Even when medical practitioners and hospitals admit that there was negligence, they frequently argue that the causation element of a clinical negligence / medical malpractice compensation claim has not been met, for example, contending that the patient’s injury is because of the underlying medical condition rather than the negligence.
Causation is a difficult element of a clinical negligence / medical malpractice claim for a solicitor to prove when suing the NHS or GPs. Your solicitor will need to obtain the opinion of a medical expert if you are to successfully sue the NHS or a doctor. Often the expert who is assessing negligence will also consider whether there was causation.
Damages - the third element of a medical negligence claim against the NHS
The third element that must be established to sue NHS hospitals and doctors in a clinical negligence / medical negligence case is damages, ie the amount of compensation the patient should receive. The amount of damages will depend on a variety of factors, the most important of which are the patient’s pain and suffering and the financial loss the patient has incurred and will incur.
Financial loss can include the future costs of caring for the patient. It can also include the patient’s future lost income where, as a result of the negligence, the patient is no longer able to work or to earn as much as he or she would otherwise. Where a patient will need significant care support and will no longer be able to work, the amount of damages awarded when you bring a claim against the NHS or a hospital can be extremely high.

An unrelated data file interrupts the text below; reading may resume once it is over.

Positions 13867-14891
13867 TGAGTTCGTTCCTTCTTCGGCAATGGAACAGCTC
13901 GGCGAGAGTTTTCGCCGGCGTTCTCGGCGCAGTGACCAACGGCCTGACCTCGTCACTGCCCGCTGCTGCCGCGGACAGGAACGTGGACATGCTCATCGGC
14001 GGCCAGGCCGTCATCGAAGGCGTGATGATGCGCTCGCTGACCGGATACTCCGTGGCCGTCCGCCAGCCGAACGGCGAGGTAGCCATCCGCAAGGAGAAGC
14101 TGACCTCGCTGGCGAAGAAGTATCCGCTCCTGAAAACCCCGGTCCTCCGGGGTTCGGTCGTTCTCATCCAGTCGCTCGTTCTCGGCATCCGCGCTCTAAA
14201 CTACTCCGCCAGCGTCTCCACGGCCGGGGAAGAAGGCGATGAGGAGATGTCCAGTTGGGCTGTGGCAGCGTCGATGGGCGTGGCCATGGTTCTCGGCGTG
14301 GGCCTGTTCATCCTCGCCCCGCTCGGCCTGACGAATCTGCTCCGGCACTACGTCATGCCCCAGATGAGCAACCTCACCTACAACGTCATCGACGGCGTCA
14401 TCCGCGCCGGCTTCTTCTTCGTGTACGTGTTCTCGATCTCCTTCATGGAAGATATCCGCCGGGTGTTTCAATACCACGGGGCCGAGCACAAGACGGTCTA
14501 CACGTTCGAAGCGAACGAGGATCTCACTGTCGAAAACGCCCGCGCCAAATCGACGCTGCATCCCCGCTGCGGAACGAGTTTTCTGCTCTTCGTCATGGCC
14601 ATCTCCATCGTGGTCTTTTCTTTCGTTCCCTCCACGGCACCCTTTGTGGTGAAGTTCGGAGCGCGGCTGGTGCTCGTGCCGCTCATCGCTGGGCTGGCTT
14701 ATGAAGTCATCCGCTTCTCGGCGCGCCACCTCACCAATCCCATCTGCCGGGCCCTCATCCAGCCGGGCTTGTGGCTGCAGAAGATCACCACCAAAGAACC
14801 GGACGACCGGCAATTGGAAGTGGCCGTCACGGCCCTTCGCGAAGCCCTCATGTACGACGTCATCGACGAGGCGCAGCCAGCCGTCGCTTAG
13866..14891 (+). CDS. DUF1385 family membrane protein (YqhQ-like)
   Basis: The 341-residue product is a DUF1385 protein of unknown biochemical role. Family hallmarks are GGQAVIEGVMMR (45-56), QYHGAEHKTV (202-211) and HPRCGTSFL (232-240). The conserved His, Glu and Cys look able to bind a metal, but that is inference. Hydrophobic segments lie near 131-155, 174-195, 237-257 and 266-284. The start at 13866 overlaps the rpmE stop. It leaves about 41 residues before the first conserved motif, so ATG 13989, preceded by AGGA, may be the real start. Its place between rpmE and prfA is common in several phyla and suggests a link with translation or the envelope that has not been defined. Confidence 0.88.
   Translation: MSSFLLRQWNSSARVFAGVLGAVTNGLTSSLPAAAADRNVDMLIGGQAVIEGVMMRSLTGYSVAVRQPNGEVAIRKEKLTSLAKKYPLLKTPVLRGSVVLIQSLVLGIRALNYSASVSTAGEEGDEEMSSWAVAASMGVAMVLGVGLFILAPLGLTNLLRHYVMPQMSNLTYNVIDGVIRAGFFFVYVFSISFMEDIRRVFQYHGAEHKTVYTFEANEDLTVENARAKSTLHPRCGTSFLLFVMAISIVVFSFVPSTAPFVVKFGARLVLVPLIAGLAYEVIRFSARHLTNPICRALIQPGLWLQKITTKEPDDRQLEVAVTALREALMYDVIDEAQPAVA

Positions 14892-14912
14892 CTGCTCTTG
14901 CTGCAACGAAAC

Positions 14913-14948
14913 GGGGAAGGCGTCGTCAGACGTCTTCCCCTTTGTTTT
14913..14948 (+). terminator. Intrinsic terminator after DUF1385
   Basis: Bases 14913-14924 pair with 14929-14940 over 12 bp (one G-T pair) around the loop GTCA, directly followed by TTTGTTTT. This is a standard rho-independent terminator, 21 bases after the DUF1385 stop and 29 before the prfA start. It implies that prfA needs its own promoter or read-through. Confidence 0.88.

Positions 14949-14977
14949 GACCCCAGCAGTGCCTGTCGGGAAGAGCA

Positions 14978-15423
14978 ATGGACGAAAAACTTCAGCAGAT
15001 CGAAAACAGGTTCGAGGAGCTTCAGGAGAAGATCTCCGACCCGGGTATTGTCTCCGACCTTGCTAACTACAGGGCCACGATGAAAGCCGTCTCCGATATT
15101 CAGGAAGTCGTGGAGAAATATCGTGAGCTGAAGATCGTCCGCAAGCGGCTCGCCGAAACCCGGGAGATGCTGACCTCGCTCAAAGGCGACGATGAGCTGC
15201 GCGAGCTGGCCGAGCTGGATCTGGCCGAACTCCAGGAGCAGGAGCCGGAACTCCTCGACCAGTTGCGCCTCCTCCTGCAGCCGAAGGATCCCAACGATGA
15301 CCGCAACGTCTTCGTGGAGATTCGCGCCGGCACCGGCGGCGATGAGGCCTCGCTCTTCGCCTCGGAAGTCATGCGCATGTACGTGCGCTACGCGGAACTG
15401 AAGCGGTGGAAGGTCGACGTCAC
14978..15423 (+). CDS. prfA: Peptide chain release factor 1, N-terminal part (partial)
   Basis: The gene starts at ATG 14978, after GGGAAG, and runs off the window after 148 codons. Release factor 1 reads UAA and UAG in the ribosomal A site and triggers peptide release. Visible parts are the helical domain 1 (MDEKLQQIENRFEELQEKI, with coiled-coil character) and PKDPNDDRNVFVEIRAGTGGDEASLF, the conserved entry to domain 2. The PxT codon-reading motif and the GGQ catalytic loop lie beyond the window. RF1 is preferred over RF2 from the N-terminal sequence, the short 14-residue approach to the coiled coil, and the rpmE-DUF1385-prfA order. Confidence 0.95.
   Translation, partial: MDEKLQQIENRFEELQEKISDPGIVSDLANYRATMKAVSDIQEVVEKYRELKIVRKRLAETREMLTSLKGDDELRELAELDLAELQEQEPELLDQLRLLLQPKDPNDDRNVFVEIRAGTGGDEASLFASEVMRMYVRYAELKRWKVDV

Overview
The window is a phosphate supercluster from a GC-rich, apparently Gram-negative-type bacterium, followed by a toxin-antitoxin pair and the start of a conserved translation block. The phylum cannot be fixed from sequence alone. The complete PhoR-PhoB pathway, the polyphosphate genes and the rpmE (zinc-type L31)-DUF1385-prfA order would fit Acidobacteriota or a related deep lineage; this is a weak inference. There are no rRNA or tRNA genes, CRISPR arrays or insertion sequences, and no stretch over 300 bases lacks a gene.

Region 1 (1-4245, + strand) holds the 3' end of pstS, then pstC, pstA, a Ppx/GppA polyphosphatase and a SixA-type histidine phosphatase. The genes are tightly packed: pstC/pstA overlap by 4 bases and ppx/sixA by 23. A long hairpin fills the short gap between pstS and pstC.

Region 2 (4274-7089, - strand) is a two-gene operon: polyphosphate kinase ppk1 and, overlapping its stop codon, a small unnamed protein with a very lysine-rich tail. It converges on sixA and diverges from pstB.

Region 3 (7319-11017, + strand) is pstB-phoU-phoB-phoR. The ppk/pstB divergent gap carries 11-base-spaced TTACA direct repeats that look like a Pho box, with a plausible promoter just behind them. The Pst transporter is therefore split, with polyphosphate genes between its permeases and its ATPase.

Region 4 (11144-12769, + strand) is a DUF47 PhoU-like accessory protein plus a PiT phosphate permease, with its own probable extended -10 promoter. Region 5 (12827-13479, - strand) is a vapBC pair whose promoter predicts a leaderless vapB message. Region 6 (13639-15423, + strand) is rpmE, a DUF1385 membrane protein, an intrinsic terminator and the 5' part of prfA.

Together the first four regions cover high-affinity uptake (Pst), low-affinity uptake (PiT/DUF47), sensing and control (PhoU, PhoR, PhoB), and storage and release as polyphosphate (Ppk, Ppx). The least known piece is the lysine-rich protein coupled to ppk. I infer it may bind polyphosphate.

Before damages can be fully assessed in a claim suing the NHS it is normally necessary for a medical expert to prepare a report on damages. In serious cases, several experts are often needed to ascertain what level of care and provision will be needed.
When to bring a clinical / medical negligence compensation claim against a doctor or hospital
There are limitation periods within which to sue NHS hospitals or bring a medical negligence claim for compensation against a doctor or other medical professional. The general rule is that you must bring a claim against the NHS or hospital within three years of the negligence. Alternatively, time runs from the date when you knew (or should have known) that the injury from which you suffered might give rise to a legal claim for compensation. By its very nature, the second alternative is always open to question by defendants. It is therefore always safest to bring a claim within three years of the negligence occurring where this is possible.
There are special rules that apply when a patient has died, for children, and when a patient does not have full mental capacity, which your solicitor will be able to discuss with you. If you feel that you may have a clinical negligence / medical malpractice claim it is always advisable to see a solicitor as soon as possible so that they can advise on the limitation period and take steps to protect your rights to make a clinical negligence compensation claim.
Funding a clinical / medical negligence claim
There are various options for funding a clinical / medical negligence claim. These apply both where you sue NHS hospitals and where you sue private doctors and medical professionals. These are: